Sunday, March 06, 2011

The new premature optimization: lines of code

In the last 10 years, the number of widely available programming languages has exploded and, thanks to client-agnostic technology such as the web browser, HTML and HTTP, the ability of engineers to choose their language has increased. As such, you can't find a thread about languages where lines of code aren't compared. Lines of code are compared in both number of lines required to do something and elegance/style. Because, after all, when we choose a language to use, we then have to stare at it all day. So it's worth seeing how good or bad it looks.

Take, for example, this tidbit on the front page of the Haskell website:

3.1 Quicksort in Haskell

qsort [] = [] qsort (x:xs) = qsort (filter (< x) xs) ++ [x] ++ qsort (filter (>= x) xs)

3.2 Quicksort in C

True quicksort in C sorts in-place:

// To sort array a[] of size n: qsort(a,0,n-1) void qsort(int a[], int lo, int hi) { int h, l, p, t; if (lo < l =" lo;" h =" hi;" p =" a[hi];" l =" l+1;"> l) && (a[h] >= p)) h = h-1; if (l < t =" a[l];">
My copy of their HTML is broken here, but the gist is this: Haskell allows you to do a quicksort in just 2 lines of code, and C is 28 lines. Conclusion: Haskell must be that much more fun and expressive to work in.

You'll find examples like this for every language that's out there except for C, C++ and Java, because those are considered the old and busted languages that require too much cumbersome code. The new hotness.... Ruby, Python, Erlang, Haskell, Scala... they'll all have examples like this.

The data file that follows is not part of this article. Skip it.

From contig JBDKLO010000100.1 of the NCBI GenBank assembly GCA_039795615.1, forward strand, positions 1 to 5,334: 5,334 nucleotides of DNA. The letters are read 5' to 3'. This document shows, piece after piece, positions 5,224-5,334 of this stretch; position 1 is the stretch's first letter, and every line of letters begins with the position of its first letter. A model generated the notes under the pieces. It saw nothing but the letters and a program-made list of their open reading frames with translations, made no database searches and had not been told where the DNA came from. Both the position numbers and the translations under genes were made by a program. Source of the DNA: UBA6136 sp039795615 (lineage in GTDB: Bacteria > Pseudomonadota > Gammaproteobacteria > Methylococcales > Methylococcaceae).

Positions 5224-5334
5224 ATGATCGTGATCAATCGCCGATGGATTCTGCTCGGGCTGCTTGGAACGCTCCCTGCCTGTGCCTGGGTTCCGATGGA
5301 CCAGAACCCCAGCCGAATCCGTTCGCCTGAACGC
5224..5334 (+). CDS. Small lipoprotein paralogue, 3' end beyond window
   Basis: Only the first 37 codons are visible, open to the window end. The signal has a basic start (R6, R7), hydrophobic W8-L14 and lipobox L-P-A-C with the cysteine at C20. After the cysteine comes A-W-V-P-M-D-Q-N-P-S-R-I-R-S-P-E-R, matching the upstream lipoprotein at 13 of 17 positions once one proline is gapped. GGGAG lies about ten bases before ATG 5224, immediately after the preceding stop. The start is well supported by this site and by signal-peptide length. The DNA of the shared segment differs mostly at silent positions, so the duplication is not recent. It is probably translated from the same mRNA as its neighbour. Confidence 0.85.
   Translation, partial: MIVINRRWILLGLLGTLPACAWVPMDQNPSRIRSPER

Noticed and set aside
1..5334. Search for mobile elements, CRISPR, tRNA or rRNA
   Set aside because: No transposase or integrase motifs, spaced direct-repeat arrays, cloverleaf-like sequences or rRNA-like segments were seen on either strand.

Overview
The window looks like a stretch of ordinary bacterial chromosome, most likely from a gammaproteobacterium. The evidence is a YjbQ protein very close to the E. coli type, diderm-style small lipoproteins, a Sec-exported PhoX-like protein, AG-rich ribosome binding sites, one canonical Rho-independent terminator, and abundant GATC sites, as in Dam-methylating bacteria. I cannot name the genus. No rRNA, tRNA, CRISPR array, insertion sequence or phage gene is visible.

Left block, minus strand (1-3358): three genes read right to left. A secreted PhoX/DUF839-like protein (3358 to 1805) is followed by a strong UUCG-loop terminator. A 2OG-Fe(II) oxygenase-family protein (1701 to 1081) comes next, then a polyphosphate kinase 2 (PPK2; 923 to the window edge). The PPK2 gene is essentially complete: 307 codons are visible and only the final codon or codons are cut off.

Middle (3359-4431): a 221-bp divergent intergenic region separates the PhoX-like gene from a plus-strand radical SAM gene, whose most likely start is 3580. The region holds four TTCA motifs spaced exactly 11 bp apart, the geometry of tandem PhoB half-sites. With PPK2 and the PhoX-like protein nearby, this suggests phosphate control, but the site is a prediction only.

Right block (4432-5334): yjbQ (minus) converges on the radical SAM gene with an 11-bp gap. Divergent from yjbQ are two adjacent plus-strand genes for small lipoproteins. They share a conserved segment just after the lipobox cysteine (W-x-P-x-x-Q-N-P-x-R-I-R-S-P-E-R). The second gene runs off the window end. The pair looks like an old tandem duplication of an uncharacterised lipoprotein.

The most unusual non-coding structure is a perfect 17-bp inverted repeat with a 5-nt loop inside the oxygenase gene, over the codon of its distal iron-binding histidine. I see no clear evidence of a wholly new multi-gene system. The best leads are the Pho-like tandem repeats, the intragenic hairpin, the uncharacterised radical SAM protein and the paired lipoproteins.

Meanwhile, while we're comparing lines of code, performance is going to crap. I saw someone make the point today that Ruby 1.8.x provides just 2% .... TWO PERCENT .... of the performance of C. And it's true -- backed up by the language shootout.

Furthermore, many dynamic languages allow you to write elegant code like this, but it's also unchecked. It requires far more unit testing in a dynamic languages to get the same assurances that one can get from using a statically typed or type-inferred language. So, long term, you are putting the onus on yourself to do checking that would otherwise be done by a robust compiler. (Haskell doesn't have this problem, of course).

Could it be that the new form of "premature optimization" is in the form of lines of code? In the case of Ruby or Python, we're prematurely trading off compile time checking and performance to have what we consider more elegant code? This is not new, it's been going on for years -- a C programmer will tell you that C++ was similar, and a C++ programmer will tell you the same of Java.

And I know someone is going to tell me that if they hadn't written in Python or Ruby, they never would have shipped it quick enough. I don't know how this claim can be proven valid or invalid. There are lots of websites out there written in Java that are successful and timely.

Also, when challenged, sometimes the rebuttal to this concern is that "you can always extend your [Ruby/Python/Perl] using C." That's true, you can. But if the requirements of your project have some aspect of performance or using APIs or libraries that aren't supported by [some language here], then aren't we falling into the pit of premature optimization, just in terms of what we perceive as a better way to work? Why are we disregarding requirements just to fulfill the dream of reducing lines of code?

I'm not saying these languages are bad. I'm saying that requirements or realities of the project/world are being disregarded to use them. So let's call it what it is: premature optimization.